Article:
Emotional Regulation And Eating Disorders

emotions eating disorders

A guide for parents about emotional regulation and eating disorders

Often when kids have eating disorders all our attention goes to stopping the disordered behaviors. We find professionals and experts to treat the symptoms, and that’s important and necessary. 

But there’s a lot parents can do to support treatment at home. And next to feeding, emotional regulation is a key parent-led treatment for eating disorders. You are the best person in the whole world to help your child build their emotional regulation skills.

You are more tuned in to your child, and your child is more tuned into you than anyone else. Your relationship and built-in co-regulating relationship can make a huge difference in their recovery!

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Emotional regulation is an essential part of eating disorder treatment, so working on this with your child is a direct action that will make a difference in their recovery. When you learn how to skillfully co-regulate with your child, you will improve your child’s ability to self-regulate. This is easier said than done, but when you do it well, everyone will feel better! Here are some key things to know about emotional regulation and eating disorders:

What is Emotional Regulation?

emotional regulation

All of us have a nervous system that is attuned to internal and external threats. When it perceives a threat, it signals the amygdala, raises cortisol levels, and triggers the flight, fight, or freeze response. This is a physiological response to physical and/or emotional distress, and it’s meant to protect us from bodily harm and becoming socially isolated from our group.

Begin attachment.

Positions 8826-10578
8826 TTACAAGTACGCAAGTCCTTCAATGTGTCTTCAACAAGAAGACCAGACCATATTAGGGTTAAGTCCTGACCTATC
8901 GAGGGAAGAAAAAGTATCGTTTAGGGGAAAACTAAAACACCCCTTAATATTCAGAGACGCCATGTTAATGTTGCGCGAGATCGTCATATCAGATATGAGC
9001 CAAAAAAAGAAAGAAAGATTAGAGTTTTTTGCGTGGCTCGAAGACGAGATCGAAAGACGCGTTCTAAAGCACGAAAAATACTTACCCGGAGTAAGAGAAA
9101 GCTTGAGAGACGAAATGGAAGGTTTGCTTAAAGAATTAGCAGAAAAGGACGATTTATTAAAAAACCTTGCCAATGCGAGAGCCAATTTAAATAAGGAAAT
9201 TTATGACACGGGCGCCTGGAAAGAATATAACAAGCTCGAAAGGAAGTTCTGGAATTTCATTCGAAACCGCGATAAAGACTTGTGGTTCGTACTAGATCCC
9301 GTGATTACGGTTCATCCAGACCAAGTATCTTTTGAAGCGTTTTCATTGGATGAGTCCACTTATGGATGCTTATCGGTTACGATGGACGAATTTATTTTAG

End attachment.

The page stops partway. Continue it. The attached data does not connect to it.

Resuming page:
However, in our modern society we are rarely in true danger. As a result, our nervous system response is most often reacting to non-life-threatening situations like being late for a meeting or worrying about a speech we have to give next week.

When faced with distressing thoughts, environments, and situations, our nervous system is triggered and we become dysregulated (highly-reactive) or disengaged (under-reactive). This is nature’s way to prompt us to take action and stay safe.

Emotional regulation is how we get our nervous systems back to a calm, regulated state. This is a skill built over time and involves soothing both the body and the mind to recover a felt sense of safety and security. Some people are more sensitive to threats and less able to emotionally regulate themselves when the nervous system is triggered. They often develop ways to cope that work in the short term but have negative long-term consequences.

Eating Disorders and Emotional Regulation

A person with an eating disorder often struggles with emotional regulation and spends a lot of time being either dysregulated or disengaged. For example, someone may have distressing thoughts about gaining weight and/or they may have distressing physical sensations like nausea, hunger, or fullness. This triggers their alarm system and they use eating disorder behaviors to try and regulate themselves. But these behaviors keep them trapped in a cycle of distress. Therefore, a major goal of treatment is to help a person build emotional regulation skills to replace the eating disorder behaviors.